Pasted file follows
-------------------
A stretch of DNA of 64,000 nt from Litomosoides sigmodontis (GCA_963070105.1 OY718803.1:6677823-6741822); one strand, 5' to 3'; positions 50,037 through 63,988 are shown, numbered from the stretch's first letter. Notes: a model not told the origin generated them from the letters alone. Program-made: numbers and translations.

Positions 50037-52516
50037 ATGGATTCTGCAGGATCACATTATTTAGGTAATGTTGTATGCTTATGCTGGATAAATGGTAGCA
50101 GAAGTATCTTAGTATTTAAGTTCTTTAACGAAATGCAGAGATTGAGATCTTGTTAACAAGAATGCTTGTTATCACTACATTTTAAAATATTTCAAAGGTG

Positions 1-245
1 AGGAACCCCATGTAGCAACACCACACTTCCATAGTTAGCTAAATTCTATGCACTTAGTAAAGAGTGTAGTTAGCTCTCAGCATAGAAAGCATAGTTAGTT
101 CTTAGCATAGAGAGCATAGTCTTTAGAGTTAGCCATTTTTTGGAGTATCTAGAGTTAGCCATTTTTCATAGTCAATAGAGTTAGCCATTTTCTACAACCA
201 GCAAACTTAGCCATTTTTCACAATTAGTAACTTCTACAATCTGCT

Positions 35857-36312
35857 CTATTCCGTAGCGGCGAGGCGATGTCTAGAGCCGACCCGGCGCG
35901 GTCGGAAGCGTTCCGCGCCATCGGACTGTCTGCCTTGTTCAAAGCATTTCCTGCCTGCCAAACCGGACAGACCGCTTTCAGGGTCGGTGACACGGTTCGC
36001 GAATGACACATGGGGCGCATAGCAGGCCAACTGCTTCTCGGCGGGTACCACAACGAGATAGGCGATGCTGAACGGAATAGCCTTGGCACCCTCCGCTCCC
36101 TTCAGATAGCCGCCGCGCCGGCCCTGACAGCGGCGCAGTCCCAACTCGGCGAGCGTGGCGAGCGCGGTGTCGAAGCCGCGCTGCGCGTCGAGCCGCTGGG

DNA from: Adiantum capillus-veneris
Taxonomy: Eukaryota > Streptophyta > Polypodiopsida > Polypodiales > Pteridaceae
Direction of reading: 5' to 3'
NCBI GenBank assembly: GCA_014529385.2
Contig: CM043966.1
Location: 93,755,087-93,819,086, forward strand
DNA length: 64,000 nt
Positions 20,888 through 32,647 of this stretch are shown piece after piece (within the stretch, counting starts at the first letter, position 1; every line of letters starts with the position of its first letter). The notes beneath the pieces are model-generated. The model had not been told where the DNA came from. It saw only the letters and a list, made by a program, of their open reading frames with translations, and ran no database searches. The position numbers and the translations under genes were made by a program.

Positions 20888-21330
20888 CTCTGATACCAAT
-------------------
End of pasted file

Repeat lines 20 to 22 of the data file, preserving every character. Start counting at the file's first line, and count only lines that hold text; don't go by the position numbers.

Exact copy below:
DNA length: 64,000 nt
Positions 20,888 through 32,647 of this stretch are shown piece after piece (within the stretch, counting starts at the first letter, position 1; every line of letters starts with the position of its first letter). The notes beneath the pieces are model-generated. The model had not been told where the DNA came from. It saw only the letters and a list, made by a program, of their open reading frames with translations, and ran no database searches. The position numbers and the translations under genes were made by a program.

Positions 20888-21330